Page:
The Fruit Fly
Fruit flies (Drosophila melanogaster) are well-known insects. Whether you’re a biology student or common resident, you’ve heard of these before. While they are widely used for research and experiments in laboratories, there are also worldwide pests. Fruit flies come wherever food is – they almost seem to appear out of thin air! It can be a nuisance to have them buzzing around your delicious plate of food. They are especially attracted to rotting fruit.
HOW TO IDENTIFY FRUIT FLIES
They are much smaller than house flies or blowflies.
- Their body length is around 4mm
- Females are 3mm
- Males are smaller, with blacker backs
- The abdomen is generally dark in color
- The underside of the fruit fly is grey in color
- They look brown in color to the naked human eye
- Their eyes are usually red in color
- Wild-Type have black stripes across their abdomens
Appearance and Behavior
Fruit flies are generally easy to identify. They swarm around rotten fruit and even vegetables. They are often seeing flying around garbage bins and are a common sight in many restaurants. Fruit flies were one of the first insects used for genetic research as they have only four pairs of chromosomes and breed at a rapid rate. Fruit flies are found in all corners of the world, including cold places and islands. They are known to spread diseases as they can contaminate food. Outside, they are highly active in the summer. Indoors, they can be active throughout the year.
- They live for 30 days, but breed at an extremely rapid pace. This is why infestations can be hard to get rid of.
- Females lay eggs in fruits, mushrooms, water bodies and decaying organic matter.
- Males can demonstrate courtship dances when attempting to mate with new females.
- They are polygamous. A female can lay 500 eggs at a time which hatch in 30 hours.
Signs of fruit flies are a physical sighting of the flies around food and other organic matter. Fruit flies flock around rotten, ripe or leftover fruits. They are also attracted to liquor, beer, and wine. If your cupboards and pantry are open, fruit flies may settle on the food in there.
Residents may also spot them breeding in drains, stagnant water, garbage dumps, and trash cans. They even breed on decaying meat and sugary spillages. Their pupae are also an indicator of an infestation. The pupae resemble roach or rat droppings but have a pair of horns on one end. They are often found near dry spots near the infestation areas (which are usually sewage pipelines).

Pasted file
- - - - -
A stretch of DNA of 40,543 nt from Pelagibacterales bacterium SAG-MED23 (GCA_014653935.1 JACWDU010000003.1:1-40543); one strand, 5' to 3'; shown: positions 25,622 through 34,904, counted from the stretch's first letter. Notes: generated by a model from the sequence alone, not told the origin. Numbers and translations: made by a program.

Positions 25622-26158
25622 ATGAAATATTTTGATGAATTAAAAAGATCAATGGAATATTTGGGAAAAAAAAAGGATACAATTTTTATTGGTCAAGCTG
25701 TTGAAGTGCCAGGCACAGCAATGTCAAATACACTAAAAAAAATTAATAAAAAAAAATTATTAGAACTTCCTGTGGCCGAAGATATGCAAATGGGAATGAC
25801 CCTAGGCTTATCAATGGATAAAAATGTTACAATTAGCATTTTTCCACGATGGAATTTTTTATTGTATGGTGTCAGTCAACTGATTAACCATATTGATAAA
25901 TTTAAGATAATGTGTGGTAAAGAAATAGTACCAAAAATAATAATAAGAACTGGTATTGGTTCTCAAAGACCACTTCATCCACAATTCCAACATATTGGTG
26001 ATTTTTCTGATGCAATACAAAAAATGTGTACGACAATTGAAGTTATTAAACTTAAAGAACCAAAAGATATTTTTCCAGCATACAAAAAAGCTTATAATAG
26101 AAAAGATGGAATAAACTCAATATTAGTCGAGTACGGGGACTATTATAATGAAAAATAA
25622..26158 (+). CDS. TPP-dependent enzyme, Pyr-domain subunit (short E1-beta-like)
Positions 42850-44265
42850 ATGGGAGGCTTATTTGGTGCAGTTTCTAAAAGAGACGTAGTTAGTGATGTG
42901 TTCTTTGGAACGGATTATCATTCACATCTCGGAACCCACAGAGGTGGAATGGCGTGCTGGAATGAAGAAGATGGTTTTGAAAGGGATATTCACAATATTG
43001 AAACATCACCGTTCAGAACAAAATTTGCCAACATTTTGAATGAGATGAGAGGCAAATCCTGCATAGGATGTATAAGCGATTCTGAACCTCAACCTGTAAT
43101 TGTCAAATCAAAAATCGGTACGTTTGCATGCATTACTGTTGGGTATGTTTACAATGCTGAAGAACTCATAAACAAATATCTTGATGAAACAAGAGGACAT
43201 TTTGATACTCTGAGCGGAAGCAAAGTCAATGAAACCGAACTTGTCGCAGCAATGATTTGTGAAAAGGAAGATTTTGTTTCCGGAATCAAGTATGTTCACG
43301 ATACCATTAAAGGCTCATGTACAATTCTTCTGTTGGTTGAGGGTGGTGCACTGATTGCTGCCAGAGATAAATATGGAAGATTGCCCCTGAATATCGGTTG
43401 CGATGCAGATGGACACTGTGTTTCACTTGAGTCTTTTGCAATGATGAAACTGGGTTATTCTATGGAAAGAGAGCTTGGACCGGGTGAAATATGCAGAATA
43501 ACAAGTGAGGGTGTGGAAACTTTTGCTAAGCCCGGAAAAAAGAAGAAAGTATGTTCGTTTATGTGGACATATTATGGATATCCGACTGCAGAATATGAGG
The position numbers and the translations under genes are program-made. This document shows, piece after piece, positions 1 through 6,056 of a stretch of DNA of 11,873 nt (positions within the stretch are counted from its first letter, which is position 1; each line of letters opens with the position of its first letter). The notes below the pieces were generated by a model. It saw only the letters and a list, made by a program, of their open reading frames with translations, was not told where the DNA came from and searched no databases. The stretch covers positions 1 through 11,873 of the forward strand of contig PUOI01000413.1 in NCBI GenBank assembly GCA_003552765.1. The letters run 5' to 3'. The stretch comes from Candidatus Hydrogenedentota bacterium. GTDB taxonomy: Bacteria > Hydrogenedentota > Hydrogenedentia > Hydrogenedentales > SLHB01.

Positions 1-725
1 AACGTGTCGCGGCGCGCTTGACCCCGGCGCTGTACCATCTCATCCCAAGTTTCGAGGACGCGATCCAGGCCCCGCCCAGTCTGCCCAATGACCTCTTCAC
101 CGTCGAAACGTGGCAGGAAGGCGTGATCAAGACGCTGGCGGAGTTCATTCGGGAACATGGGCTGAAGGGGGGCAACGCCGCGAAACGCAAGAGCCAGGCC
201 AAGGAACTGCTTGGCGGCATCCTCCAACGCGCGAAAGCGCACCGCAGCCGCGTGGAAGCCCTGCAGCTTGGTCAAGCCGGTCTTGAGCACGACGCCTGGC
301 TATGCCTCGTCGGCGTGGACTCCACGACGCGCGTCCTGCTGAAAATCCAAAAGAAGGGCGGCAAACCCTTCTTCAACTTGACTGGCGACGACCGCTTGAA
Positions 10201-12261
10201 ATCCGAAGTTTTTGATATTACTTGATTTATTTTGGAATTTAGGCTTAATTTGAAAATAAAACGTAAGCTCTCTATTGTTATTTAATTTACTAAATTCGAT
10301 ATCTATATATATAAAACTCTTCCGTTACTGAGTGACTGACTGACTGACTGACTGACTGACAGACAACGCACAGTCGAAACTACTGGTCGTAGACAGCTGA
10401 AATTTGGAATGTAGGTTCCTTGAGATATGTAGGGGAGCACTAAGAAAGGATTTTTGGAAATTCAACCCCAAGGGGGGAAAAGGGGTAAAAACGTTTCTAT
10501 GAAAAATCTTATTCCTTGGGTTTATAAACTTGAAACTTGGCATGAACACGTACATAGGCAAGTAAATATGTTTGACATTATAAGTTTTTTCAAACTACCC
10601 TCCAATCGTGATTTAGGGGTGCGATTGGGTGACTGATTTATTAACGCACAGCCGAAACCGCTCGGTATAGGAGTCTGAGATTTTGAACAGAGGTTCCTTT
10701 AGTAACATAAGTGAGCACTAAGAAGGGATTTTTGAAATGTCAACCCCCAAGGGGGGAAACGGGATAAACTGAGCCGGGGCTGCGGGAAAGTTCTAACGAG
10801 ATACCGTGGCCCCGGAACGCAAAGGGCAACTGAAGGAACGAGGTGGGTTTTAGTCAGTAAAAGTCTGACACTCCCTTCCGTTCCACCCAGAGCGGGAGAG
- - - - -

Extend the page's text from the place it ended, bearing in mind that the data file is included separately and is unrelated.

HOW DO YOU GET FRUIT FLIES
Leaving overripe, rotting or decayed fruits around the house will definitely attract fruit flies. If your house is close to drainage lines, fruit flies might come in from there as well. Improper disposal of trash can also draw flies to your house.
They are often seen buzzing around open trash bags containing organic rotting matter. Restaurants are extremely vulnerable to fruit fly infestations, as there is open food all around. Having fruit trees near homes can also bring about fruit fly infestations nearby that can create a nuisance (as the flies will feed on the fallen fruits).
HOW TO GET RID OF FRUIT FLIES
The fruit fly is hard to get rid of as it breeds at an astounding rate. The best thing to do would be to prevent them in the first place. Keep your kitchen clean and regularly dispose of garbage. Clean the trash bins as well.
Any ripe fruit should be stored in the fridge, and overripe or rotten fruits should be thrown away. Clean up spills as soon as they happen. Keep food stored in tight containers. Lack of openly available food will be more than enough to keep them away.
Bacterial digesters can be used to get rid of fruit flies. Fruit fly traps are also a commonly used method of fruit fly elimination. Bleach can be poured down drains to remove any slimy organic matter that might be attracting flies.
Fruit Fly Facts
- They are one of the most studied organisms in biological and genetic research
- The compound eyes of the Drosophila are one of the most advanced amongst insects
- The wings are capable of beating at a speed of 220 times per second
- They are also known as vinegar flies